Sunday Morning Service

A Welcome Mat, a Wedding and a Wave of Change

10:30  June 23


Why did the UUA establish the “Welcoming Congregations Program” in 1990?  Why, in the words of then UUA President William F. Schulz, “….. take active steps to make the welcome known to the gay and lesbian community.”?  We’ll talk about what was happening across the country and within UU congregations and the many changes over the past few decades.  Kristi and Ruth will share their personal experience with the great marriage rights debate of a decade or so ago, and we’ll explore how changes in our culture have led to changes in the “Welcoming Congregation Program” in the UUA and what that means for us here at UUFR.


Ruth Micklem and Kristi VanAudenhove will celebrate 35 years together this coming July, and many of those years have included UUFR.  When they aren’t participating in UUFR activities, they can be found in leadership roles in Virginia’s movement to end sexual and domestic violence and to build communities where all of us thrive, enjoying time with their children and grandchildren and exceptional animal companions, enjoying good conversations and good food with a wide circle of fabulous friends, nurturing flowers and vegetables and insects and birds, or enjoying a good read on the porch of their River cottage.

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Who We Are

As the Rappahannock River flows into the Chesapeake Bay, it draws strength and beauty from many sources. So, too, our UU Fellowship of the Rappahannock draws on the strength of its members to offer a community of caring, a celebration for our joys, a refuge in times of need, a space to reflect on religious journeys and a forum for the exchange of ideas.

UU Fellowship
of the Rappahannock
366 James Wharf Rd
White Stone, VA 22578

What We Believe

Unitarian Universalist beliefs are diverse and inclusive. We have no doctrine or creed. Our shared covenant of seven Principles supports “the free and responsible search for truth and meaning.” Though Unitarianism and Universalism are liberal Christian traditions, this responsible search has led us to embrace diverse teachings from Eastern and Western religions and philosophies.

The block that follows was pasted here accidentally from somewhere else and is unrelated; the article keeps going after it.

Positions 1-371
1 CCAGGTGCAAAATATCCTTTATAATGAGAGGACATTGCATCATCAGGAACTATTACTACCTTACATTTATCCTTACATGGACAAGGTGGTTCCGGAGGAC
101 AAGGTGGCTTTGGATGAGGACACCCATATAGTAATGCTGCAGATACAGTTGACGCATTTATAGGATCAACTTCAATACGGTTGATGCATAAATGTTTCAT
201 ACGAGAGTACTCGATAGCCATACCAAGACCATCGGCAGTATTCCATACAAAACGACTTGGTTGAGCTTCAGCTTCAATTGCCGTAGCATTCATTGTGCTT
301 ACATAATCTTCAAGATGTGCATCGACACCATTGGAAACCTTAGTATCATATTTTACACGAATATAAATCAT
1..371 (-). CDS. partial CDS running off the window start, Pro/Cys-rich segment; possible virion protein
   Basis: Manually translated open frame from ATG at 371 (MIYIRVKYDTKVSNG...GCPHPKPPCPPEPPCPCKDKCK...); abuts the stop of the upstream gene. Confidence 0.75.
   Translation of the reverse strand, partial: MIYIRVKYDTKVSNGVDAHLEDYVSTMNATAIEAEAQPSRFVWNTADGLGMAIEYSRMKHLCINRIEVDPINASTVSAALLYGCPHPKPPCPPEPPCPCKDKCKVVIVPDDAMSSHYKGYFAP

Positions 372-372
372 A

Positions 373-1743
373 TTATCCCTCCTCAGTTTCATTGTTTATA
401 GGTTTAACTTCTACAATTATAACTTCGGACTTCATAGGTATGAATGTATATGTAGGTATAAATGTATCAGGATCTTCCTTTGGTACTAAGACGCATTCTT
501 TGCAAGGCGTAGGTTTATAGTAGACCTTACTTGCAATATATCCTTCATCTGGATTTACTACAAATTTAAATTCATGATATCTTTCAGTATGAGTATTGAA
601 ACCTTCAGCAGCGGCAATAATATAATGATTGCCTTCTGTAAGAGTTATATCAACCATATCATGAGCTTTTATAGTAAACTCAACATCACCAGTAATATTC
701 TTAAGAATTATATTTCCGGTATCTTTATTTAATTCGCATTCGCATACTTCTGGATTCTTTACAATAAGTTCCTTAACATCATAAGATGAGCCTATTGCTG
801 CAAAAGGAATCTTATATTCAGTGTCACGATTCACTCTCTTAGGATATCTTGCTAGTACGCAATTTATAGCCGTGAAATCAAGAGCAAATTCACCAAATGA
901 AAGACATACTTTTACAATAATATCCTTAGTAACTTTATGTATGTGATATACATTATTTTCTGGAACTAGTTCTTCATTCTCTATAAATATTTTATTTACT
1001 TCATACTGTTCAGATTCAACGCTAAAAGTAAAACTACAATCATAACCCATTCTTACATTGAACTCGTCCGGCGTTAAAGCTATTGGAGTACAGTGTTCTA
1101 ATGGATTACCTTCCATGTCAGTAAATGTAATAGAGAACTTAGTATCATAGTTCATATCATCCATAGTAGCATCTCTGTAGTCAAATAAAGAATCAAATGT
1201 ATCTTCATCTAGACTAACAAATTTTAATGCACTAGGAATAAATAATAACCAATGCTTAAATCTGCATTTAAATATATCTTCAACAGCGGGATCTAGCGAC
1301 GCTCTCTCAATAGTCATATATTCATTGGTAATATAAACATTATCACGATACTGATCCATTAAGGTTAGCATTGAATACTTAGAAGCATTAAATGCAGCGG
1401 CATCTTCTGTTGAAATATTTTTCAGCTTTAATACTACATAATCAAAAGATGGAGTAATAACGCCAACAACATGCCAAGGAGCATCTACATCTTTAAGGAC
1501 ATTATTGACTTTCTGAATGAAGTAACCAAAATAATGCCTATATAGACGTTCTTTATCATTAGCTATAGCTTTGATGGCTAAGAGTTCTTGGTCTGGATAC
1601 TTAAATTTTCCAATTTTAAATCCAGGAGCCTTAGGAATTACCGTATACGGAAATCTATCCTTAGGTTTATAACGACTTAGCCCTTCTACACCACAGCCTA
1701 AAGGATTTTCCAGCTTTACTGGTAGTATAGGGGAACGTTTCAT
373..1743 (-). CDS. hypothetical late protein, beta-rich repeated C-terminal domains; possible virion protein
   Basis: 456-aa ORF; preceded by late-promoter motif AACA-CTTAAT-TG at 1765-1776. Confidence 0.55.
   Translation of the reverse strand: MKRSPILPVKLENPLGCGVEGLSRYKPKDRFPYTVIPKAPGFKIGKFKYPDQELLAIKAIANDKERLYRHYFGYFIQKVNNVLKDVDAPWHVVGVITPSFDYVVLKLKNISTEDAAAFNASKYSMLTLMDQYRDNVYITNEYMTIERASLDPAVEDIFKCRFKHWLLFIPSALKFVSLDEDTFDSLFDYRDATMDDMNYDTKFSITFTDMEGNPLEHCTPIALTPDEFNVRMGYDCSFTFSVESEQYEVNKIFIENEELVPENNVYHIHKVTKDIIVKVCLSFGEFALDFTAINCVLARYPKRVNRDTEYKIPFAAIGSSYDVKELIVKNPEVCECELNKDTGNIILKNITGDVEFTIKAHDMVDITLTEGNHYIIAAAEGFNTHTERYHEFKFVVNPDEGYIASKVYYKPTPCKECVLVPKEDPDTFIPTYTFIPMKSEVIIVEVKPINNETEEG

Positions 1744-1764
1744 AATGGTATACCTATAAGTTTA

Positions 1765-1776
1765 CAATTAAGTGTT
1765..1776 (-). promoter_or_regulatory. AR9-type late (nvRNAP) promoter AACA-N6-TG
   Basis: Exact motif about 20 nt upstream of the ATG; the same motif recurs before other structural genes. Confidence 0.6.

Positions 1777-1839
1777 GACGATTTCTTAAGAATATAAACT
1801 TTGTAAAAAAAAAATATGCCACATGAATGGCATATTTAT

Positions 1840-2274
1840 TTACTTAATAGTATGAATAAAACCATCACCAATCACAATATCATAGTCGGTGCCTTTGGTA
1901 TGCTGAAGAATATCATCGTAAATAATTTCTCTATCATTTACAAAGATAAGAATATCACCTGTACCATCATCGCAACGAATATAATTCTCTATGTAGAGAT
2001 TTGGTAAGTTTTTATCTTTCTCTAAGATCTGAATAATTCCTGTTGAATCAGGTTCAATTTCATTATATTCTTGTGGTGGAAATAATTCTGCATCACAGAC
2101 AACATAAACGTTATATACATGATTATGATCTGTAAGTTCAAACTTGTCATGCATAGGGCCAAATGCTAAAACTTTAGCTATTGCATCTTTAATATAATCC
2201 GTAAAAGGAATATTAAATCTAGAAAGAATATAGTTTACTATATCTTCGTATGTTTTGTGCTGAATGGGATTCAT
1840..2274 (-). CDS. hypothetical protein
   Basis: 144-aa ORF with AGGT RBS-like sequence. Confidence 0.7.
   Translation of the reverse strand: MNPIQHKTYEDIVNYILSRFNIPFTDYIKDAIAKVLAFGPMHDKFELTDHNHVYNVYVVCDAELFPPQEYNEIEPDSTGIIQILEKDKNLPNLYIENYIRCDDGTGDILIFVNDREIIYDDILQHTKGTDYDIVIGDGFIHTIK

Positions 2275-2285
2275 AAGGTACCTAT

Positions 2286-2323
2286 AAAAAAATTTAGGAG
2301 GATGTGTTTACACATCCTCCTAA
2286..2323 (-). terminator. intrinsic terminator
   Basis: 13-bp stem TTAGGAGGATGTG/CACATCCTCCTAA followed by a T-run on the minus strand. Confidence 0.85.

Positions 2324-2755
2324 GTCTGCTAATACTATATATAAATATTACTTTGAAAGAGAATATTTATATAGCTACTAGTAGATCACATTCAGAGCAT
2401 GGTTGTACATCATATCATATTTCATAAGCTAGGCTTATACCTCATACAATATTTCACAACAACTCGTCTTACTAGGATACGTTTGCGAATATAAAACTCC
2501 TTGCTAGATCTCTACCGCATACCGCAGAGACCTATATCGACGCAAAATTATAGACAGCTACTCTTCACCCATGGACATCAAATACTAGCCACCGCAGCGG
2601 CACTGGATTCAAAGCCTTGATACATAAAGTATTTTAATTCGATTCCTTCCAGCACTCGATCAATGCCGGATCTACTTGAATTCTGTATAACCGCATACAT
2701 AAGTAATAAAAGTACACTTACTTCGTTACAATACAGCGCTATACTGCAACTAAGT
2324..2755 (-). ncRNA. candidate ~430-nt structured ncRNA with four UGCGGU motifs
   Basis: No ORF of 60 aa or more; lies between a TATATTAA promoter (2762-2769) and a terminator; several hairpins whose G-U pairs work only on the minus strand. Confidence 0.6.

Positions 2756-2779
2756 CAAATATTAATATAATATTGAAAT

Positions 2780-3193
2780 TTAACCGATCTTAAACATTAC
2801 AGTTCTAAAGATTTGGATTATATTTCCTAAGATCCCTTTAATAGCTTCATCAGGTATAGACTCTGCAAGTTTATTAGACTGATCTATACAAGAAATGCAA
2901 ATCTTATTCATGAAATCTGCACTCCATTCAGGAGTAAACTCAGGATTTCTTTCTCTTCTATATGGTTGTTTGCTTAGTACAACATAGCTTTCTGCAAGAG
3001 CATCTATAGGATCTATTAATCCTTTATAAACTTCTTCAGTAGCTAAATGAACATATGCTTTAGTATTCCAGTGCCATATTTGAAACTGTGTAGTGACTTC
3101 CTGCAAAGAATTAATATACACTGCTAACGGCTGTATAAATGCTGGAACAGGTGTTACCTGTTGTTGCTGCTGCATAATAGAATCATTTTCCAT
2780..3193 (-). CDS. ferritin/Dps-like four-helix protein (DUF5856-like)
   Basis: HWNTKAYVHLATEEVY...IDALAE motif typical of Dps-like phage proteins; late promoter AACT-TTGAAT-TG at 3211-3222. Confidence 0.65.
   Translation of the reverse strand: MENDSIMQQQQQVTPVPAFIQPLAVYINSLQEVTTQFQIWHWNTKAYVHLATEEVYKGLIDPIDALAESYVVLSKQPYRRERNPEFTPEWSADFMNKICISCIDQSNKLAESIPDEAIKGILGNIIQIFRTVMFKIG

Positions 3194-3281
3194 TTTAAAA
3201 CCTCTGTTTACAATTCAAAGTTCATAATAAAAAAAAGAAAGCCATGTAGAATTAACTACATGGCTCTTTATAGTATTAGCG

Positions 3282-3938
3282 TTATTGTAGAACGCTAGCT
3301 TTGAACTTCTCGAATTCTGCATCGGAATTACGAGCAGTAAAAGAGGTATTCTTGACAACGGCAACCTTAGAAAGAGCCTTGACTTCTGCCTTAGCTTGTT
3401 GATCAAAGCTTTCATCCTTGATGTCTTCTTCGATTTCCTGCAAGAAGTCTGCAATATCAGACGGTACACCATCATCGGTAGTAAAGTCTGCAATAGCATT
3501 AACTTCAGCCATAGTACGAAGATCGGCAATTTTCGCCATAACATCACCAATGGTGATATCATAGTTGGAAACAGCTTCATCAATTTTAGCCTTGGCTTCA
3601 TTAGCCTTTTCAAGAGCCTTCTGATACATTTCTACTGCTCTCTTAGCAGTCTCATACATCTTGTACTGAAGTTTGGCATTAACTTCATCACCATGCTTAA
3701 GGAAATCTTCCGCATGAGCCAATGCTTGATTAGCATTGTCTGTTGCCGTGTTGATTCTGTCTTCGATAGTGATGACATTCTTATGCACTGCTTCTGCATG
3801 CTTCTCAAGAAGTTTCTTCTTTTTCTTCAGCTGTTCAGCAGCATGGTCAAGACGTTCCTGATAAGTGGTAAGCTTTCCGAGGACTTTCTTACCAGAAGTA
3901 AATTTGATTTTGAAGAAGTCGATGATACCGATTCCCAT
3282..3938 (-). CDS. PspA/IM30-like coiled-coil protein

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UUs are people of all ages, people of many backgrounds, and many beliefs. We are brave, curious, and compassionate thinkers and doers. We create spirituality and community beyond boundaries, working for more justice and love in our lives and the world.


Unitarian Universalism affirms and promotes seven Principles grounded in the humanistic teachings of the world’s religions. Our spirituality is unbounded, drawing from scripture and science, nature and philosophy, personal experience, and ancient traditions as described in our six Sources.
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Everyone is Welcome
in Our Fellowship

The UUFR welcomes all people as friends and members of the fellowship. We strive to be accessible. We are a place of fellowship, caring, and community for those seeking a home that is accepting and comfortable for people of any age, gender identity, race, ethnicity, or sexual orientation. People from all faith traditions are welcome, as are humanists and atheists, and others seeking community outside of the traditional approach on Sunday mornings.


We are a “Welcoming Congregation” recognized by the Unitarian Universalist Association. This means we affirm and include people who are two-spirit, lesbian, gay, bisexual, transgender, and queer at every level of congregational life ~ in worship, in programs, and on social occasions ~ welcoming all as whole people. 


As a Welcoming Congregation, we have pledged to:

  • honor the lives of all people and equally affirm displays of caring and affection without regard for sexual orientation;
  • celebrate diversity by using inclusive language and content in worship;
  • incorporate an understanding of the experience of  lesbian, gay, bisexual, transgender, queer, and non-binary persons throughout all of our programs, including our children’s programming;
  • affirm and celebrate two-spirit, lesbian, gay, bisexual, transgender, and queer issues, and history;
  • affirm marriage equality for all, celebrating ceremonies as they are designed by the people choosing marriage; and
  • advocate for two-spirit, lesbian, gay, bisexual, transgender, and queer people, promoting justice, freedom, and equality in the larger society. We speak out when the rights and dignity of people are at stake.

What We Do

Members of our fellowship engage in a variety of activities, including weekly fellowship, spiritual exploration, social events, community service, and justice work. The navigation menu on this website will guide you to more specific details.